Eye of the Tiger

This past weekend I went to the theatre. No, not a movie, but you know the actual theatre.

I saw Tigers Be Still which was put on by District Theatre Collective, a small but mighty independent theatre company here in Winnipeg. It’s run by local theatre people and a few people who I know/ went to school with. The play was what I needed. It made me laugh so much, and it was so relate-able my life seemed to parallel Sherry’s ( who was the main female protagonist).

I could rave about how much I loved this play for the entire blog post.  I would and I would also encourage you to see it, but it being a small theatre company they tend not to have very long runs and it had about a 4 night run, so it ended on Sunday.

What I will passionately rave/ rant about is something that I went to afterwords. That is something quite passionate and dear to my heart. Women in Theatre.

Oof. I can already hear everyone simultaneously getting tense as I type that.

I went to an amazing panel discussion after the play that was put on by District Theatre Collective ( from here on in DTC) the panel was filled with local woman involved in  winnipeg theatre in any way shape or form. Actors, improvisers, playwrights, directors, artistic directors and a moderator, to you know, moderate things. The moderator started out with stats that we all seemed to know and cringe with. For those of you less in the know than myself ( or other women in theatre ) I’ll lay it out for you.

There are less than 1/3rd of women ( I believe these were Canadian statistics but I may be wrong) in the Canadian theatre world in these categories:

  1. As Artistic Directors/ Directors
  2. As playwrights
  3. As actors

Are you shocked? I wasn’t either. Which is entirely disappointing. Because I think we should be. These statistics are also scary because when they looked ( whoever they were the random statistic people of canada maybe) more than 80 percent of theatre schools/ institutions were made up of women.

SO WHERE DO THEY ALL GO?!?! Exactly. While we may have high numbers in theatre school, and trust me that statistic is legit, I went to theatre school and I could always count on one hand the amount of males in my classes, we seem to peter off afterwords. Maybe we do something else, maybe we get more adult jobs or, if you’re like myself and so many other women I know, we’re struggling a.f. to get anything.

This isn’t a poor me let’s pity women type of thing. This is the reality of going out and trying to get stuff/ do stuff after you got this degree that proves you can sort of a do an artistic thing. From more statistics from the moderator, and also just facts from the women up there who were talking, a lot of the theatre world is run by men. Directors are mostly men, as are artistic directors ( people that run theatre companies, people who decide what plays get seen for their season of theatre) and please don’t get me started on who they’re always looking for for parts.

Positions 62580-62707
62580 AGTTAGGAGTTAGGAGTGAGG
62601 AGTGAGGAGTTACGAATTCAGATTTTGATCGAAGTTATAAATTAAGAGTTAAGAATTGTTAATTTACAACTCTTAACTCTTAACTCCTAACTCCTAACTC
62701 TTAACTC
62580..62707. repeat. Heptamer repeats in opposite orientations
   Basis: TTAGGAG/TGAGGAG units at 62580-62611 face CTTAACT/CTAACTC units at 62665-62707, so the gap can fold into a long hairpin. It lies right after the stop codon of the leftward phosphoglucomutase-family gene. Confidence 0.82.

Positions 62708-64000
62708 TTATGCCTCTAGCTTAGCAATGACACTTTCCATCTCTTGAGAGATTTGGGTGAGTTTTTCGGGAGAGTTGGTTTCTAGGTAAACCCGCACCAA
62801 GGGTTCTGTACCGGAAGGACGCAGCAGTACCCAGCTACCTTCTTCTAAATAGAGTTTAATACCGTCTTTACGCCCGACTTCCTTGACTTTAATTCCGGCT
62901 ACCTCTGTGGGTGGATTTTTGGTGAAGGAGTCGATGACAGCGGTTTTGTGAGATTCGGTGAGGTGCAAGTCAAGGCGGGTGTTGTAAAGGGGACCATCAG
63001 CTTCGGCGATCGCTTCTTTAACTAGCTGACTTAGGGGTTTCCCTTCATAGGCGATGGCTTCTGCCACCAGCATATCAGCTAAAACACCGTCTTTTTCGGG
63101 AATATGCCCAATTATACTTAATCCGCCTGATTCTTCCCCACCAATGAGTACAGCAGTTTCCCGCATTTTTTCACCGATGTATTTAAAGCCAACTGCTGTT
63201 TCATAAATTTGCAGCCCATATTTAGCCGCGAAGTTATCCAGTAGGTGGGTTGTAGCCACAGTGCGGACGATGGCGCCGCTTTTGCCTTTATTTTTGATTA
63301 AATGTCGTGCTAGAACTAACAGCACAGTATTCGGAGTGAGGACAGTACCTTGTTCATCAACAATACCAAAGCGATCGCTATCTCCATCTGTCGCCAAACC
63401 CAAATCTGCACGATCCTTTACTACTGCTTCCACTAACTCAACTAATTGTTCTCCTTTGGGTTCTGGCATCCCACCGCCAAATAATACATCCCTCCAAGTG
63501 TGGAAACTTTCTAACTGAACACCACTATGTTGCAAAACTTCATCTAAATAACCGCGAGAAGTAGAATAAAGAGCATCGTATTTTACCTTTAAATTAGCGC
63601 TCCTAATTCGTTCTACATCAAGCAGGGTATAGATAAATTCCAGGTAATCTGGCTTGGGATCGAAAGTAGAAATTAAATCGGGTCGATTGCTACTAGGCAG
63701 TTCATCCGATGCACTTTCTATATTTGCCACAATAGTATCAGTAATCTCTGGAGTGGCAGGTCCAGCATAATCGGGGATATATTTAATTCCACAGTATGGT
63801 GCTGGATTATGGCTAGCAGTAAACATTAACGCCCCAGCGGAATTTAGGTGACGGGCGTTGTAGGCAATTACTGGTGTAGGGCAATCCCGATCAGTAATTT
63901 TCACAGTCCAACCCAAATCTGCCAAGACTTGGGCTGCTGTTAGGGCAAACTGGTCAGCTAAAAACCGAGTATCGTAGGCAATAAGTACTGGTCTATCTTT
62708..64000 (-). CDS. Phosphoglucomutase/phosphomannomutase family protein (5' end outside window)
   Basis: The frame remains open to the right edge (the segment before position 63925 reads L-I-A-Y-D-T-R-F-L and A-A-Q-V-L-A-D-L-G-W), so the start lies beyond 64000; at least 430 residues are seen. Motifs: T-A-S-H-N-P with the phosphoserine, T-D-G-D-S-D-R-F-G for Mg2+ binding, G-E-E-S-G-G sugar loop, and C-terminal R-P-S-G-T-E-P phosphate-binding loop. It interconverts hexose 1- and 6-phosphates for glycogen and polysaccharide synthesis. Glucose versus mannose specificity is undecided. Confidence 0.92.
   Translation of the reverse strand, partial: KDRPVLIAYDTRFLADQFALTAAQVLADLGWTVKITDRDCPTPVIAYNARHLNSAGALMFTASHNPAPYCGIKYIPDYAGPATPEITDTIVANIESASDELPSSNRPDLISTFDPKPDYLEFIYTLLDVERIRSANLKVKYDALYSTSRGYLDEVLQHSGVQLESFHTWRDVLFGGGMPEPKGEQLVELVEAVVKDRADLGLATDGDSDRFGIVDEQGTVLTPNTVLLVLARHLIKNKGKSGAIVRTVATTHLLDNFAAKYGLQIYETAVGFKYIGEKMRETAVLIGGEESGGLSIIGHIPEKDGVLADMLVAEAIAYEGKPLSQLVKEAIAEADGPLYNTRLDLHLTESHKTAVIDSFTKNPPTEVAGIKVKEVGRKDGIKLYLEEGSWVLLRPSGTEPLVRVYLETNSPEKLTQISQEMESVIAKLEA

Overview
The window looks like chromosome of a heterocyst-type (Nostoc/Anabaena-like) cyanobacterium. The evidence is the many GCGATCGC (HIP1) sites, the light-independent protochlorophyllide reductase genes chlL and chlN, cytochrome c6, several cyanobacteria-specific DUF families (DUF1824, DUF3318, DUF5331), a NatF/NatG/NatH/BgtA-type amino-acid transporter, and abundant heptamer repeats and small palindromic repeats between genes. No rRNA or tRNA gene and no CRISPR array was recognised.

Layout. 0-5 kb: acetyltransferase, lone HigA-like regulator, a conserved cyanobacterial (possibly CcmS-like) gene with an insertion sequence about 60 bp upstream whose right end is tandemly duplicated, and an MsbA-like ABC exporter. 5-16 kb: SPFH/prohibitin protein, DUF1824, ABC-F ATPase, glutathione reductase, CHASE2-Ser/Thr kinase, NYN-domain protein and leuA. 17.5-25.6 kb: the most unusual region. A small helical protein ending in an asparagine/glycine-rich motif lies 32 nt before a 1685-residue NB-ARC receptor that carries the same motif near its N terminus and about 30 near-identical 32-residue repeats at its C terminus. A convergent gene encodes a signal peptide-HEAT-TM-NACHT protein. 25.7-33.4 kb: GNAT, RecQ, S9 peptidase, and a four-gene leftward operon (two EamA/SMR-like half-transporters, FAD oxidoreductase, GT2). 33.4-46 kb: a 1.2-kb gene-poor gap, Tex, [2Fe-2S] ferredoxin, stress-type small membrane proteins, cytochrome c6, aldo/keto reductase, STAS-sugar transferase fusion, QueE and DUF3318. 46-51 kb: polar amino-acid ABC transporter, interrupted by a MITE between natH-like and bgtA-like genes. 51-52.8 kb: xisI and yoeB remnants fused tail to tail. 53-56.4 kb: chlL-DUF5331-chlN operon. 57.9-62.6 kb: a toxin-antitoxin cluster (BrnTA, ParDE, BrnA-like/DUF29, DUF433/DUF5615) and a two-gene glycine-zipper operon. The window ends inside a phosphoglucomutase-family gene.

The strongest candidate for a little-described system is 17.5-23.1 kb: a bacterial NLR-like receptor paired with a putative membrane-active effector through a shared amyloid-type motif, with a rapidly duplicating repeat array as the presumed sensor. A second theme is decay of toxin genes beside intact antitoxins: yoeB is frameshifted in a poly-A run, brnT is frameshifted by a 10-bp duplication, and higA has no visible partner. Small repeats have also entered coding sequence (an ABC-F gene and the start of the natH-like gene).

The need for caucasian men between the ages of 25-40 seems to be great. Abounding. And suddenly all of these men come out of the woodwork and you’re like I’ve been here trying to do some things/ get some things for 5 plus years who are you? And then they tell you that they just decided to try this acting thing and if you’re like me you just get mad and try not to punch them in the face. Because for sure they’re going to get that part.

This panel talked not only about women in theatre but specifically woc ( women of colour) in theatre and poc ( people of colour ) in theatre. And to quote my one friend when the moderator asked her if she thought that had changed at all in the past few years she legit just said “um… no. ” Which is so true. How can we expect to see these things happen if people don’t get the opportunity to do them?  If they don’t have access to these opportunities?  This perspective of mine I know comes from my own privileged white self and I know I was granted opportunities that not everyone has. So all of this ends up making my brain hurt because how can we change this? How can we change these stats?

The topic shifted as we began to talk about theatre companies in general. A lot of independent theatre companies end up being run by women ( DTC- run mostly by women) and yes they’re smaller. But they end up being able to do more edgy theatre. The only way it seems we are going to get seen and heard and tell our stories is when we create our own theatre. Someone else on the panel said that if you took a look at all of the risky,”out there” theatre for the majority of the part, it’s not being done by men it’s being done by women. Because we have to be scrappy, we have to be edgy just to change those damn statistics.

Those terrible stats won’t change overnight, and apparently they haven’t even changed in the past few decades. Which is sad. Because really when you think of the majority of people that go to the theatre? It’s mostly women. It really is.

I’m hoping DTC will keep having these panel discussions because the key is to keep talking about it and taking action towards it. Tweet at them @districttheatre to keep the convo going!

I’ll leave with this GREAT quote that one woman said that I wish I could take credit for:

“You can’t be a mediocre woman unless you’re very privileged and very beautiful.”


Here’s a pic I took from the panel discussion:


And here’s a link to District Theatre Collective’s twitter:



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